Why I Declined An Invitation To Appear On Fox News

I don’t know Tucker Carlson personally. I have nothing against him, beyond my low opinion of his professional work-product. In fact, I suspect he and his team work diligently and tirelessly to produce his new program on the Fox News Channel, Tucker Carlson Tonight. So I do appreciate the program’s January 24th invitation to appear live on-air with Tucker and discuss whether or not U.S. journalists should continue to interview one of President Trump’s top advisors, Kellyanne Conway.

Even so, I politely declined Tucker’s invitation.

While I don’t subscribe to a blanket prohibition against appearing on Fox News, I do think that journalists should avoid, en masse, certain of the channel’s programs as a means of conditioning their hosts to do better than they have thus far at serving the general public.

I realize that writing about declining an invitation to appear on television seems ungracious, perhaps even gauche. But I think Tucker will understand—in fact, given the format of his nightly television program, I think he’ll grok better than most—that events of the moment are often well-calibrated, seemingly in advance, to point us toward larger lessons.

It’s with that in mind that I say that I declined Tucker’s invitation to chat on-air for the very same reason Tucker invited me to debate with him live on FNC in the first place: because I believe America gets the media it deserves, and getting to the media we deserve from the one we have now requires small acts of resistance on the part of those who participate in the media either as television hosts or television interviewees. I’ll give Tucker the benefit of the doubt by supposing that he actually believes my appearance on his program would have been a deserving one; I disagree, however, in large part because there’s a difference between resisting and promulgating media formats that encourage bad behavior.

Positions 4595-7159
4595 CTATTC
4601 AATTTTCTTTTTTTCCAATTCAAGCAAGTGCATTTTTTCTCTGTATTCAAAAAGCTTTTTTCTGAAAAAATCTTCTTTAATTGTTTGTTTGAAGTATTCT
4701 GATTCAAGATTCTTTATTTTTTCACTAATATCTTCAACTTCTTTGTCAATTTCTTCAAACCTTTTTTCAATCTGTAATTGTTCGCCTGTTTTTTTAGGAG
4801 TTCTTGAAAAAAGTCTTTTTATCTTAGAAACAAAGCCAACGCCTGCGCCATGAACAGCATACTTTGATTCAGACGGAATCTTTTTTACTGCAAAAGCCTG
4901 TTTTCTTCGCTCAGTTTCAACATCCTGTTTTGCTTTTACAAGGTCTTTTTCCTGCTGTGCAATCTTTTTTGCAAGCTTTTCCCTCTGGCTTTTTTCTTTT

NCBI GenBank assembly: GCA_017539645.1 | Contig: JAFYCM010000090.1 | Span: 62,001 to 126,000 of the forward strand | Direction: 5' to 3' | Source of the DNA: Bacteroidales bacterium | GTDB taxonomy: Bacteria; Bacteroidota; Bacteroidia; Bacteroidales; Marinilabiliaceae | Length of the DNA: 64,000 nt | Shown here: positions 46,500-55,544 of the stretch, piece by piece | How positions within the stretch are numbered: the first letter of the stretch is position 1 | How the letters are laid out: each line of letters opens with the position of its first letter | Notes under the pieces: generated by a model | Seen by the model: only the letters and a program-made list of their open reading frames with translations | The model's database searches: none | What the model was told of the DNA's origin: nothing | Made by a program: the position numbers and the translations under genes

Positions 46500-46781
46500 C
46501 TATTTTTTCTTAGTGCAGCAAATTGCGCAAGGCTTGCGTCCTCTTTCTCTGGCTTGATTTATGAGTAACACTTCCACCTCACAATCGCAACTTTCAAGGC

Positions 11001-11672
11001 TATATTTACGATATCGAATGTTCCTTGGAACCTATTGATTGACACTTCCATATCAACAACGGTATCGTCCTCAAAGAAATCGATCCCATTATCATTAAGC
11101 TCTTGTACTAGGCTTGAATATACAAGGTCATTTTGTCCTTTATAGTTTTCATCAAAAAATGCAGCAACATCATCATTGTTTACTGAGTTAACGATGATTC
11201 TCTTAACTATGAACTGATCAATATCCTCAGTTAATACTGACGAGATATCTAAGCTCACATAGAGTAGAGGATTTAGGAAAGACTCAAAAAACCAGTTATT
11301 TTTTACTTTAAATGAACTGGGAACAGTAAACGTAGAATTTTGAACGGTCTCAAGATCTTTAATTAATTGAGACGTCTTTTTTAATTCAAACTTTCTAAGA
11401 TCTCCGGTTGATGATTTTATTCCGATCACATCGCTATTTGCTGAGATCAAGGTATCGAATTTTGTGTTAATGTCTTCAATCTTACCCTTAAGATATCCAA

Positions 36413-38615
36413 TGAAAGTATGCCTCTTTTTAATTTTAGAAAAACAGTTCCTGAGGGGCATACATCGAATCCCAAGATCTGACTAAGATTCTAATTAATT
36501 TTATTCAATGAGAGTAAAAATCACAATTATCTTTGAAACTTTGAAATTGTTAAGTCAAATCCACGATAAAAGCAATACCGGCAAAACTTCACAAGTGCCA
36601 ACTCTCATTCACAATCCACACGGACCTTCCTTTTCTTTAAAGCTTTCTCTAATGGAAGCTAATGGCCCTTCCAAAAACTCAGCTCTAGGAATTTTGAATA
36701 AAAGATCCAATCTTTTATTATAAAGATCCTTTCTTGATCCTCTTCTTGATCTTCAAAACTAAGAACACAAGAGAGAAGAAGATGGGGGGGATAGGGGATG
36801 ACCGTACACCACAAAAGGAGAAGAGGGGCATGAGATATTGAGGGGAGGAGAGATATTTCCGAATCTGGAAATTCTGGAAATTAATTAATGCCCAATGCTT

The resistance to disingenuous corporate media that I advocate here can take many forms, but by and large it has to do with (a) considering who the media covers and how much it covers them, and (b) identifying which media are privileged in and by our daily journalistic practices and which are rightly (or unfairly) deemed outside such common practices.

This goes well beyond the question of “fake news,” as taking into account only the proper definition of that term—that is, media content that willfully misinforms the public by positioning falsehoods as truth—we can see that fake news is, finally, not so difficult to avoid. The onus is ultimately on the consumer; if you wish to be misinformed, you will be. And usually it will happen because you failed to double-check a story that seemed too good to be true, or else had ineffectually developed in yourself a barometer for what sorts of stories are likely to be true. If you think the Clintons are behind a series of homicides in Arkansas, or a pedophilia ring run out of a D.C. pizzeria, you’ve watched too much House of Cards and consequently have little sense of how power is actually wielded in and out of Washington. (Mind you, I like anyone have been guilty at times of falling for the too-good-to-be-true story, so I’m implicated in this imprecation against lazy news consumption as well.)